A Cliffhanger in Pacific Palisades

A Cliffhanger in Pacific Palisades

Jeanne Chen and Bob Dolbinski had a rule of thumb when they were hunting for an affordable lot on which to build a house on the outskirts of Los Angeles: “If I got carsick on our way to see a piece of land, that was our cutoff,” said Ms. Chen, 55.

“There’s not a lot of land left for sale,” said Mr. Dolbinski, 56. “We looked in the far reaches of Malibu — not by the ocean, but way up in the hills. That’s where we got some very windy roads.”

After about five years of nausea, the couple, both principal architects with Moore Ruble Yudell, could hardly believe their luck when they found a listing for a more down-to-earth lot in the Rustic Canyon area of Pacific Palisades — just a couple of blocks from the Eames House and other well-known modernist homes — for a fraction of the cost of other properties they had seen.

“We saw the land on a Sunday morning, when the fog was just settling into the lower reaches of the canyon,” Mr. Dolbinski said. “It was very peaceful, the birds were chirping and the view was beautiful.”

One aspect, however, wasn’t quite so idyllic: The 3,200-square-foot lot was incredibly steep, with a slope that angled down more than 45 degrees.

“You couldn’t walk on it, because you would just slide down,” Mr. Dolbinski said.

Ms. Chen added: “It was air rights, basically.”

Others might have called it a cliff and walked away, but Ms. Chen and Mr. Dolbinski saw potential, and bought the lot in 2004 for about $200,000.

“That’s probably about one-fifth of what we would have paid in that location, at that time, for a tear-down lot,” Ms. Chen said.

They structured the deal with a long closing that allowed them to bring in a structural engineer, soil engineer and concrete contractor, to make sure the lot could actually support a house, before the sale was final.

Then they spent nearly a decade getting the approvals they needed to build.

“The process was extended because it required city, state and county approvals all along the way, with public hearings throughout,” Ms. Chen said. “And during that time, the hillside ordinances changed several times.”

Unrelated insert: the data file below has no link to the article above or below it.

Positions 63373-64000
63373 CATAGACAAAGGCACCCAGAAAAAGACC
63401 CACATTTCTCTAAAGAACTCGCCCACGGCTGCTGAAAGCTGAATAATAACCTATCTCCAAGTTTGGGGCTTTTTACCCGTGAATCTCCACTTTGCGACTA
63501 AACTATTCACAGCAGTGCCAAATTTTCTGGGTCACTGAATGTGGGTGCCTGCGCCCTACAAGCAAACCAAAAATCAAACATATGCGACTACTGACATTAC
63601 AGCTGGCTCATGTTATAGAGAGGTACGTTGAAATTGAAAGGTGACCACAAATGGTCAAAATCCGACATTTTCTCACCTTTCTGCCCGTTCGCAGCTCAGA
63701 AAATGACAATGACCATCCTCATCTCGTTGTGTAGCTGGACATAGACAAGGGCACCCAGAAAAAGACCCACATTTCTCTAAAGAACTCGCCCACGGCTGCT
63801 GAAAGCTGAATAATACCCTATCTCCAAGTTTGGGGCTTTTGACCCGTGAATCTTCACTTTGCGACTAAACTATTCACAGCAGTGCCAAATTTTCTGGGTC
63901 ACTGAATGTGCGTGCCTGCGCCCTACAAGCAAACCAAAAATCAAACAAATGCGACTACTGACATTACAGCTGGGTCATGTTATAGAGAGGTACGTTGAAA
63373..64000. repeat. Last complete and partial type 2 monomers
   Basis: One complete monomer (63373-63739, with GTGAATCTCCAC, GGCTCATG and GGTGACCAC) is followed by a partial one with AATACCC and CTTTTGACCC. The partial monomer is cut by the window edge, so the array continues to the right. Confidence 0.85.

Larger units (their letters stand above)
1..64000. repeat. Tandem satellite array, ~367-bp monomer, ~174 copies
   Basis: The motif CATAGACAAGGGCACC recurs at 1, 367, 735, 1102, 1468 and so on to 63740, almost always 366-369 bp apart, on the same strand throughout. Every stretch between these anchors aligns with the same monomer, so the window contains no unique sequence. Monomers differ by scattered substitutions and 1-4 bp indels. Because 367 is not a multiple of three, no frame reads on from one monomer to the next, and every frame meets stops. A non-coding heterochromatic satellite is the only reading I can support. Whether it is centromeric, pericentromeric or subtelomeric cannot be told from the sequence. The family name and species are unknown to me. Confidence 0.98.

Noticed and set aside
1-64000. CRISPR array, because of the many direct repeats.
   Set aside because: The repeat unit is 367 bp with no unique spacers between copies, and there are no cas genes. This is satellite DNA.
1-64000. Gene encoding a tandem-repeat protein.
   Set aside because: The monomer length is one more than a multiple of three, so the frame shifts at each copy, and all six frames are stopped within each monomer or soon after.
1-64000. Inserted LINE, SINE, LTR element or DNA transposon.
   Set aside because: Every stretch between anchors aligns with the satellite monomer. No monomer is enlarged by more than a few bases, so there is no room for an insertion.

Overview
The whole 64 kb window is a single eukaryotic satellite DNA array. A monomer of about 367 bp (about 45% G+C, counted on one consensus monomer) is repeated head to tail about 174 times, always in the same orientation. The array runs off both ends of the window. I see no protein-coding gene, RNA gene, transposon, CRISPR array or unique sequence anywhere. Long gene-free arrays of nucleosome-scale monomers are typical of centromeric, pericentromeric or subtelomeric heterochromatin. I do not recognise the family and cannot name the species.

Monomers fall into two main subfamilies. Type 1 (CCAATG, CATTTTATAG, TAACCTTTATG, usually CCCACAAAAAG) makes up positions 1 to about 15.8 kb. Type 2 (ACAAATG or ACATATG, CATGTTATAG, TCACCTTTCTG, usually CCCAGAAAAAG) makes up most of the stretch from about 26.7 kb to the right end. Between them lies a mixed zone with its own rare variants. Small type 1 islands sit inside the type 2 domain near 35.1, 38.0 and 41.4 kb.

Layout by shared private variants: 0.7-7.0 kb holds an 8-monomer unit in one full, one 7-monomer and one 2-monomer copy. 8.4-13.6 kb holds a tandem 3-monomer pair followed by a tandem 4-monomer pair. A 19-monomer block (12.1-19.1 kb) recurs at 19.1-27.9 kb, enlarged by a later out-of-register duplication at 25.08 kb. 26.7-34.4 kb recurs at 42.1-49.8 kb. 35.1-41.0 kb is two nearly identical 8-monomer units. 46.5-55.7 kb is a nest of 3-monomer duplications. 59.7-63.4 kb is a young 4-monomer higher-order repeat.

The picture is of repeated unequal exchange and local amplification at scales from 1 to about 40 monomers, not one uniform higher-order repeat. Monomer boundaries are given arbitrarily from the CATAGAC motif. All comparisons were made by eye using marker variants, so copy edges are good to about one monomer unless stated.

As their allowable building envelope got squeezed, she said, “we kept redesigning and redesigning.”

Finally, at the end of 2013, they broke ground. First came an elaborate foundation system with about 20 concrete piles set more than 50 feet deep and a tall, C-shaped retaining wall to hold the sides and back of the hillside in place. That cost around $600,000 and took about a year to complete.

Within the resulting pocket of space, they built a three-story, 2,000-square-foot house, with three bedrooms and three and a half bathrooms, for an additional $400 a square foot.

From the street, the house, completed late last year, resembles a tiny, low-slung, single-story home with a carport. But “we don’t really use it to park cars,” Ms. Chen said. “We use it as an outdoor gathering space, because it’s the largest flat area outside the house.”

The rest of the home remains hidden from view until you descend the floating white-oak staircase inside, or one of two exterior stairs on either side of the house.

The top level contains a studio space that doubles as a guest bedroom. The middle level is the open living space, where kitchen, dining and lounging areas flow together. The bottom level has two bedrooms.

Throughout, windows and openings in interior walls are designed to frame the best views outside while allowing daylight to flood every room.

Ms. Chen and Mr. Dolbinski sought to keep interior finishes simple. They designed extensive built-in cabinetry and furniture with exposed birch-plywood edges, including kitchen cabinet doors with cutouts instead of pulls. Walls are plaster with integral color instead of paint. On the bottom two levels, they left ceilings open to expose the joists and maximize head space.

“We had to be really careful about where services went, like lighting, plumbing and the fire sprinkler,” Mr. Dolbinski said, as they couldn’t be hidden behind drywall.

Outside, the house is finished with a metal roof and a facade of Öko Skin concrete slats, which the architects chose for protection from wildfires and to minimize future maintenance.

One extravagance is a small elevator.

“Bob’s dad is 94, my father is turning 90 this year, and our mothers are in their late 80s,” Ms. Chen said. The elevator, they hope, will keep the vertiginous house accessible to everyone.

“Not only for our parents and other older visitors,” Mr. Dolbinski clarified. “But also for ourselves, so we can age into this house gracefully.”

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